Ok, so I couldn’t leave well enough alone. I HAD to keep on researching.
Let me back up. Here is the word-for-word write up of FNA of the the larger nodule on the isthmus of my thyroid:
Hurthle cell lesion–see comment
The specimen consists of numerous Hurthle cells and fragments of Hurthle cell epithelium, with a population of macrophages. The differential diagnosis includes Hurthle cell change in a background of thyroiditis or a hyperplastic colloid nodule versus a Hurthle cell neoplasm. Clinical correlation recommended and follow up as indicated.
So that actually didn’t sound too bad, especially the idea that it could be “Hurthle cell change in a background of thyroiditis.”
But I couldn’t leave well enough alone. I wanted to know what, if any, meaning the macrophages had. I had some vague memory that macrophages were immune cells, maybe a type of white blood cell? I knew that certain cell types like lymphocytes tended to point towards a benign nodule. So I went looking, using “macrophage” as a term in combination with “Hurthle cell lesion,” “Hurthle cell adenoma,” “Hurthle cell FNA,” etc. ad nauseum.
I found one case study in which two different patients had similar FNA samples that included Hurthle Cells and macrophages. One ended up being a Hurthle Cell Adenoma (benign) and the other a Hurthle Cell Carcinoma (malignant). So I know that macrophages could be present in either.
Then, for whatever reason, I searched for “macrophage thyroid cancer.” From that I learned that macrophages are generally present in tumors (benign or malignant) and that a certain type of macrophage, known as a Tumor-Associated-Macrophages can sometimes make up up to 50% of a tumor, and that their actions tends to help the tumor grow and spread.
I found this article. The title alone almost sent me into a panic attack.
I had a little freak out moment, feeling SURE that the “population of macrophages” meant my nodule is FOR SURE cancer. I have reeled it in a bit, and I’m now back to the recognition that “tumor-associated” doesn’t have to mean “cancer-associated,” and that, once again, I cannot find out if my nodule is cancer or not by doing research. Still, I am not comforted.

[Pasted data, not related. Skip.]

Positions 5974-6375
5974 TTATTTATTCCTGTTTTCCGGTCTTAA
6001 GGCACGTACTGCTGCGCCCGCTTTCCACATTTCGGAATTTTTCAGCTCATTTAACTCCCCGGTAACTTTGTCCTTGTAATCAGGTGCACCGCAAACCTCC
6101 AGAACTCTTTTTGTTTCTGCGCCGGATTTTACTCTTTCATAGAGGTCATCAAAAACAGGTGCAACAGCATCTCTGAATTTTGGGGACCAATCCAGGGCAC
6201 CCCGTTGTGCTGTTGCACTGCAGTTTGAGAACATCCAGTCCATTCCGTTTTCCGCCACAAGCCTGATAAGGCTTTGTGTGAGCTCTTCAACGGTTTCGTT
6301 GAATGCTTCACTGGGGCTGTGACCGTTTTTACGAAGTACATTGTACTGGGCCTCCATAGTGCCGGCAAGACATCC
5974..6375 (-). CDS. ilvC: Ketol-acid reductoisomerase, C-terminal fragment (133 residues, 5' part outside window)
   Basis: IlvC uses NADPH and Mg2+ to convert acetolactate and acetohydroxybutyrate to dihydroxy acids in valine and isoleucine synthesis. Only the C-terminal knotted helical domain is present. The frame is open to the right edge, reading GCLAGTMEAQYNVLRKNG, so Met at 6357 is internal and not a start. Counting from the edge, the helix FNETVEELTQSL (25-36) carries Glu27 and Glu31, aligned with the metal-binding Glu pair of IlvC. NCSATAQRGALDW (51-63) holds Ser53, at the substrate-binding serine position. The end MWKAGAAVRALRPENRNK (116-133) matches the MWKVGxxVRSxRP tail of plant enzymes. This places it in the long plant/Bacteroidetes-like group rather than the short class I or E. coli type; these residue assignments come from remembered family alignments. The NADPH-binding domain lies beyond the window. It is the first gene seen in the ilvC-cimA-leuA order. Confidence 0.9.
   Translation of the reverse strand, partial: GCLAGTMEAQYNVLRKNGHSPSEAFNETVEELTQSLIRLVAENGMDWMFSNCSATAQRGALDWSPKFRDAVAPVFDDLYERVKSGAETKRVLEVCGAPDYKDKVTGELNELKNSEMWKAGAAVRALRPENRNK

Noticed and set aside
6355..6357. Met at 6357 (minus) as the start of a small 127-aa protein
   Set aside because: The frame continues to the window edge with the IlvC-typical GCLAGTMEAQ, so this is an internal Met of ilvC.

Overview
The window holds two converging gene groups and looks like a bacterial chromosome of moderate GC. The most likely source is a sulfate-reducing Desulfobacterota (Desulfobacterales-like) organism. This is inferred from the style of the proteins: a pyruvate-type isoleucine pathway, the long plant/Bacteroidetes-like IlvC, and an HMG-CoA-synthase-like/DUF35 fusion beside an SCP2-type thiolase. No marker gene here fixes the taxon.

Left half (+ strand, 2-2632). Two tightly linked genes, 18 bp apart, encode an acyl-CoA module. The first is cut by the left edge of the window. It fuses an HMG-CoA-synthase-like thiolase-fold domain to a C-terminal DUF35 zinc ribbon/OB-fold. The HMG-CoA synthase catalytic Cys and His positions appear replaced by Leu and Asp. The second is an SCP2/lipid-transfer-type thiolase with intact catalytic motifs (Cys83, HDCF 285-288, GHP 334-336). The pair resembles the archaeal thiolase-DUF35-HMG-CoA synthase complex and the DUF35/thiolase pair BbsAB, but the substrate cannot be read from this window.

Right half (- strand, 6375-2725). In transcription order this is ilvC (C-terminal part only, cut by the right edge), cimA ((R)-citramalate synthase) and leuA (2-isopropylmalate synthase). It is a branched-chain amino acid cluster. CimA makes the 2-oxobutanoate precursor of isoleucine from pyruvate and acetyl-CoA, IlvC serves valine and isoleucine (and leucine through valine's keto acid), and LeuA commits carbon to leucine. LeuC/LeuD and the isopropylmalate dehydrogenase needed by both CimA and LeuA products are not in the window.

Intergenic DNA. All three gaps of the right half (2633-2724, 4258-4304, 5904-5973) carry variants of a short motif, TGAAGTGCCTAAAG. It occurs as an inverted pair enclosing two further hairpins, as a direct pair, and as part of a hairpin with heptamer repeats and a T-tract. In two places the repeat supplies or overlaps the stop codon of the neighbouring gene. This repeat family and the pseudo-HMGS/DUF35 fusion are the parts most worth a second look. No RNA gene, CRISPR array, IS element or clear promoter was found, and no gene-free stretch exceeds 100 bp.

I’ve also learned that “hemosiderin-laden” macrophages are usually associated with benign tumors; they “digest” red blood cells when a colloid nodule (always or almost always benign, from what I understand) undergoes “hemorrhagic decay”. My FNA report didn’t say whether the macrophages were “hemosiderin-laden” or not. So I really have no idea where I stand.
Before I made my macrophage discovery, I sent Dr. B an email to ask how long surgery should take (45 minutes to an hour) and where pathology would be done (right here in our local hospital). I have now looked up the pathologists on staff and am considering sending them gift baskets the day before my surgery, to make sure they do top-notch work for me.
Also, my sweet, sweet Aunt Sharon has said that if I need her, she can come for a few days. We are going to play it by ear to see how things go. And UK is in Uganda, preaching. Love it.
Ok, I REALLY, REALLY need to forget all about this until maybe a few days before June 7th! Although, I think it would be good to work on some things that would be helpful to accomplish before surgery. I am going to put my “folder” (containing my lab reports, surgery instructions, etc.) somewhere out-of-the-way.
Should I Google “Hashimoto’s macrophage,” just to make myself feel better? You see how sick I am?
ETA: I did Google some more. I am back to the realization–full realization, not just what I’m telling myself to think–that macrophages don’t mean I have cancer, and very well could point to a Hurthle Cell Lesion associated with Hashimoto’s. Must. Stop. Googling.